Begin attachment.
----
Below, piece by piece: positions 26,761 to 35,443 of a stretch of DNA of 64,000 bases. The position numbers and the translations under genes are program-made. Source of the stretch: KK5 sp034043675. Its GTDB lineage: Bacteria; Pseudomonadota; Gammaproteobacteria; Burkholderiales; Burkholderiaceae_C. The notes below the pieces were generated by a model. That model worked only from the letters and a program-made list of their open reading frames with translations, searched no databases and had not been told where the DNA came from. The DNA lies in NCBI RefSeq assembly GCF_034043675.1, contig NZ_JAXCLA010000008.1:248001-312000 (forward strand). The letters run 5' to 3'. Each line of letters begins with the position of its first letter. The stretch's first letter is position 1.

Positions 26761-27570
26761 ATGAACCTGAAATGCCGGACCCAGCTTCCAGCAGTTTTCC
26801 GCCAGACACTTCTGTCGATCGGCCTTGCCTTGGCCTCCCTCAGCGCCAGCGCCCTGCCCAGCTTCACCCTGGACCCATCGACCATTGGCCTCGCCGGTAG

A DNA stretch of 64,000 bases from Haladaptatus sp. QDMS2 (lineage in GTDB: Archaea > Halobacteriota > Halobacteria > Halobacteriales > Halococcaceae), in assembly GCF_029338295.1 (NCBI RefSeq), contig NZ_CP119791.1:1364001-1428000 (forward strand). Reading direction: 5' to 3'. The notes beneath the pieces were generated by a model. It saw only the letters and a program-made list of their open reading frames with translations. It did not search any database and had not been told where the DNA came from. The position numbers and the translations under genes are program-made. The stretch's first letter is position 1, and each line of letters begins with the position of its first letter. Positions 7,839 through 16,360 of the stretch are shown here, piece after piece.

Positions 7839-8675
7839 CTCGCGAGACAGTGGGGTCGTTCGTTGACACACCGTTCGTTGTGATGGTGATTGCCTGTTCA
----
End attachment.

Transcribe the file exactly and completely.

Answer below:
Below, piece by piece: positions 26,761 to 35,443 of a stretch of DNA of 64,000 bases. The position numbers and the translations under genes are program-made. Source of the stretch: KK5 sp034043675. Its GTDB lineage: Bacteria; Pseudomonadota; Gammaproteobacteria; Burkholderiales; Burkholderiaceae_C. The notes below the pieces were generated by a model. That model worked only from the letters and a program-made list of their open reading frames with translations, searched no databases and had not been told where the DNA came from. The DNA lies in NCBI RefSeq assembly GCF_034043675.1, contig NZ_JAXCLA010000008.1:248001-312000 (forward strand). The letters run 5' to 3'. Each line of letters begins with the position of its first letter. The stretch's first letter is position 1.

Positions 26761-27570
26761 ATGAACCTGAAATGCCGGACCCAGCTTCCAGCAGTTTTCC
26801 GCCAGACACTTCTGTCGATCGGCCTTGCCTTGGCCTCCCTCAGCGCCAGCGCCCTGCCCAGCTTCACCCTGGACCCATCGACCATTGGCCTCGCCGGTAG

A DNA stretch of 64,000 bases from Haladaptatus sp. QDMS2 (lineage in GTDB: Archaea > Halobacteriota > Halobacteria > Halobacteriales > Halococcaceae), in assembly GCF_029338295.1 (NCBI RefSeq), contig NZ_CP119791.1:1364001-1428000 (forward strand). Reading direction: 5' to 3'. The notes beneath the pieces were generated by a model. It saw only the letters and a program-made list of their open reading frames with translations. It did not search any database and had not been told where the DNA came from. The position numbers and the translations under genes are program-made. The stretch's first letter is position 1, and each line of letters begins with the position of its first letter. Positions 7,839 through 16,360 of the stretch are shown here, piece after piece.

Positions 7839-8675
7839 CTCGCGAGACAGTGGGGTCGTTCGTTGACACACCGTTCGTTGTGATGGTGATTGCCTGTTCA